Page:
On the 7th Day of Christmas…
Seven of my favorite memories of 2015 - in pictures (it was VERY hard to choose just 7!!!)
March 1 - as a representative of several baptisms in the year - always a favorite time of worship
A prison cell, in which one waits, hopes—and is completely dependent on the fact that the door of freedom has to be opened from the outside—is not a bad picture of Advent.”There can be such a sense of darkness in the season of Advent, even as we prepare to celebrate the birthday of the Savior of the world. We can get so caught up in the preparation we miss the joy and hope in God becoming incarnate in Jesus Christ.
We're not entirely sure why Mary chooses to visit her cousin Elizabeth. Neither of them had expected to become pregnant until angels showed up, bringing news of what was to come. Mary is younger, Elizabeth is older, but they both are experiencing the disruption of this life-changing event. The bonds of love between them include not just blood relation, but this shared experience. This is a joyous yet uncertain time for them both. God's love is shown to us in many different ways. Sometimes it comes in the form of the love and support of others who know a bit of what it's like to face what we are going through and walk in our shoes. Mary and Elizabeth are able to lovingly walk with one another through this time. Who has been that type of person in your life? Who around you is now going through something you've faced or are still facing? How might the two of you be able to help one another?I have been fortunate to have countless folks in my life who have walked with me through good times and bad. Sometimes they are folks who experienced something similar - sometimes they are just empathetic folks who show they care - not by giving advice or fixing things, but by just being there to listen and care.
God of Love, thank you for the gift of others to walk with me through the journey of life. May both my joys and struggles help me be a better friend to others who face similar things. Amen.Blessings.
Today, may you experience the relentless, faithful love of God entering your world. May it change you. May that same love send you out into this world to relentlessly, faithfully love others as you have been loved.To know deep in my being the depth of God’s love for me has transformed me in ways I could never have imagined. My hope is the same for others. And that this love will surely transform our world!!!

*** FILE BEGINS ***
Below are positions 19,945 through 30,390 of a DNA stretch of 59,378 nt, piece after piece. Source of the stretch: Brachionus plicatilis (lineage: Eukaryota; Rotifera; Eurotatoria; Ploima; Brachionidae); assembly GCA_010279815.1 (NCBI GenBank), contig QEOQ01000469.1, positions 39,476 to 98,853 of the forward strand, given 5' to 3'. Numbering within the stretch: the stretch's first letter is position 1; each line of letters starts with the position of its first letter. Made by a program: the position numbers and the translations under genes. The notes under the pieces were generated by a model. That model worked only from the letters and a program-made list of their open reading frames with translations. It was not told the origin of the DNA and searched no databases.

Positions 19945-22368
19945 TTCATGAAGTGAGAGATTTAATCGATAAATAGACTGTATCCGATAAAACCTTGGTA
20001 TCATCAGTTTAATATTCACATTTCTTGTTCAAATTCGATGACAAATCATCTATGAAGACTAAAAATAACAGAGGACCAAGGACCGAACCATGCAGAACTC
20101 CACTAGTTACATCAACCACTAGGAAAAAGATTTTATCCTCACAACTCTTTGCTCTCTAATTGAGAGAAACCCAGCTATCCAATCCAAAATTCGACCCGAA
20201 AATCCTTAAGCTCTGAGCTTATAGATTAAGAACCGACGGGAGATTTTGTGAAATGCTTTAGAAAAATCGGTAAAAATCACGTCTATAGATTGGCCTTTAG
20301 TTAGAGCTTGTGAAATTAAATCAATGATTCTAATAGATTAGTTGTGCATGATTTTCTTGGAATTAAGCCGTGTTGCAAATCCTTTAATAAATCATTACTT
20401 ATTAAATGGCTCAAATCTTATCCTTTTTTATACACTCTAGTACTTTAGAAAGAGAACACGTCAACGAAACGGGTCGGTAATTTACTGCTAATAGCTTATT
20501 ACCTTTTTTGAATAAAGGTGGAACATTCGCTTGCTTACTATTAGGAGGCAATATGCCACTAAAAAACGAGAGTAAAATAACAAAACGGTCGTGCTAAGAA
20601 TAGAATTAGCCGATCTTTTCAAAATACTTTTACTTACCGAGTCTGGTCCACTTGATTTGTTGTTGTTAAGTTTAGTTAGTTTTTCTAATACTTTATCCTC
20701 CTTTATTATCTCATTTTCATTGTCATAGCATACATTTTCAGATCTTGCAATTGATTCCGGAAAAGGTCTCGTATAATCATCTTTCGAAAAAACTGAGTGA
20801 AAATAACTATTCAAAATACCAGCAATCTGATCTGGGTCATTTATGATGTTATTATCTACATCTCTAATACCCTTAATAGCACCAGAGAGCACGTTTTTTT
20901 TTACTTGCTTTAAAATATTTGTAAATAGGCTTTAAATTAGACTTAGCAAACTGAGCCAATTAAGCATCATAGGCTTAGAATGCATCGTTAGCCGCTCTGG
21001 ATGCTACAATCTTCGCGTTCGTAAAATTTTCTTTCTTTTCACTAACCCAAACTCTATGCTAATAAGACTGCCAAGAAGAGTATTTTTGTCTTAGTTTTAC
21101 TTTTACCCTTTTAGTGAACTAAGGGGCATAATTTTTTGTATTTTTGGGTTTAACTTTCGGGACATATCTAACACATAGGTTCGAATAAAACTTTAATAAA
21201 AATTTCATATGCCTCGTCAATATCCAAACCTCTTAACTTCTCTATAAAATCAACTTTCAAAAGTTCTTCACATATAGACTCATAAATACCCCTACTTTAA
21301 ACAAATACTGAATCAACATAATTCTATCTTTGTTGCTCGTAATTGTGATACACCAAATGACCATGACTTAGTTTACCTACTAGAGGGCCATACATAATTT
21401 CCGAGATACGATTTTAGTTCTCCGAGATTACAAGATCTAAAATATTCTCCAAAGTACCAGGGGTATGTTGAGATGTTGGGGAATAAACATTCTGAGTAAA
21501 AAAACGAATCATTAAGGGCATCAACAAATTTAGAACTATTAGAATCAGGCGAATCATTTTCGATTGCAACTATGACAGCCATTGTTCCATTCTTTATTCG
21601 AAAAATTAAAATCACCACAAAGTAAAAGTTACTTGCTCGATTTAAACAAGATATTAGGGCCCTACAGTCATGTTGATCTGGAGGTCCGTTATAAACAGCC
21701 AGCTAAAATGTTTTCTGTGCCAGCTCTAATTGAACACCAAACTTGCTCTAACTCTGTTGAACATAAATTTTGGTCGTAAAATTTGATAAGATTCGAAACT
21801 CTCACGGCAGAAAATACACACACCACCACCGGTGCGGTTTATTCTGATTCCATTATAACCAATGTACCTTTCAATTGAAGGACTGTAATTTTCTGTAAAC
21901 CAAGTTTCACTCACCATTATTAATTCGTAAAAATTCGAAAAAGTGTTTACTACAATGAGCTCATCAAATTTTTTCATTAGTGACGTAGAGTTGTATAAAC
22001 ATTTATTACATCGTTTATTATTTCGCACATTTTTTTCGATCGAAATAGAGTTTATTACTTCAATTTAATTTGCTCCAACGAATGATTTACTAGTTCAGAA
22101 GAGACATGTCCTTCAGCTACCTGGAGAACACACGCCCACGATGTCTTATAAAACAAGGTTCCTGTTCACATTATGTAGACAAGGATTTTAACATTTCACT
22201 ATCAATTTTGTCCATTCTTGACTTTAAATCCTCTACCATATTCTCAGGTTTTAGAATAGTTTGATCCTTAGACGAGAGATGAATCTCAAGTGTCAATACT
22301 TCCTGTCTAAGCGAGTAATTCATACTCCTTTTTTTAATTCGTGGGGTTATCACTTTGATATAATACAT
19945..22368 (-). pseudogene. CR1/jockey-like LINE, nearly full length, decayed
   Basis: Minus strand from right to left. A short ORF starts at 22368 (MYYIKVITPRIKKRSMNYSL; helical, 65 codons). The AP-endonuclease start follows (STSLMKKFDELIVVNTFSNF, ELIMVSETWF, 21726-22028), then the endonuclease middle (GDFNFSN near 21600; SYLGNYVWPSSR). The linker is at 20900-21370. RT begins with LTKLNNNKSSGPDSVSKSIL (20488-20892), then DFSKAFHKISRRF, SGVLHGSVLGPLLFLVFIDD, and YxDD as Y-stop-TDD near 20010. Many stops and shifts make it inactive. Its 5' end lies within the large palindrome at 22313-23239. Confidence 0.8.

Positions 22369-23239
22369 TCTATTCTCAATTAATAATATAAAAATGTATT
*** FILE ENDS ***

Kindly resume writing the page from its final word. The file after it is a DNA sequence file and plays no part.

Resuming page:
Today, take time to cry out to God about the pain in the world and even in your own life. Ask God to bring healing and set things right. But be prepared: one of the ways God might want to do this is by working through your hands, feet, and voice.Perhaps there are no truer words - for God does need our hands, feet and voice to bring healing and set things right. How we act, what we say, and where we go makes a difference. Are our actions ones that promote peace and build relationships, or are they doing the opposite?
God, it’s so easy to make surface level changes, but I know that the changes I make from within are the ones that matter the most. Help me to know what needs to be cut away in order to create space for new life to be birthed within me. Transform me from the inside out. Amen.Something to consider, however: the prayer mentions changes I make from within, but can I really change myself from within in any way? Just like, can I actually figure out what needs to be cut away? For example, we can know that a short temper isn’t healthy and needs transformation from within. But, can we really change any of our feelings on our own? Certainly we can learn ways to deal with feelings, maybe through what can be a very long process of learning. But transformation, I believe, really comes from God.
Thirty days of being intentional about noticing things for which to be thankful - and the reminder that every day there is something worthy of being thankful for. Every day - all year through!Blessings.
Thomas G. Long and his book, Preaching from Memory to Hope, as he quotes (and I summarize) Richard Dawkins: God isn't an object we must prove exists. By God's very nature God is transcendent and invisible, thereby unable to be proven. And that ultimately God chose to be revealed in Jesus Christ, who we also cannot unequivocally prove existed(s). Proving God exists is like proving love exists. It's not about proof, it's about faith, experience, and the hope that love does exist. Long goes on to talk about "subtraction theory." This is the notion that in order for civilization to move forward, all ideas and understandings of old must be completely let go. For example, if science disproves the Genesis creation theory, people must let that understanding go completely, or risk looking foolish and backward. I'm thankful that through Long’s words I am reminded that what we Christians truly need to share is God as being love and grace. Of course, we know that love and grace cannot be proven, but we also know they have the power to transform. I suppose in the end for me, I realize proving my faith isn’t necessary, but then worrying about looking foolish isn’t either.Blessings.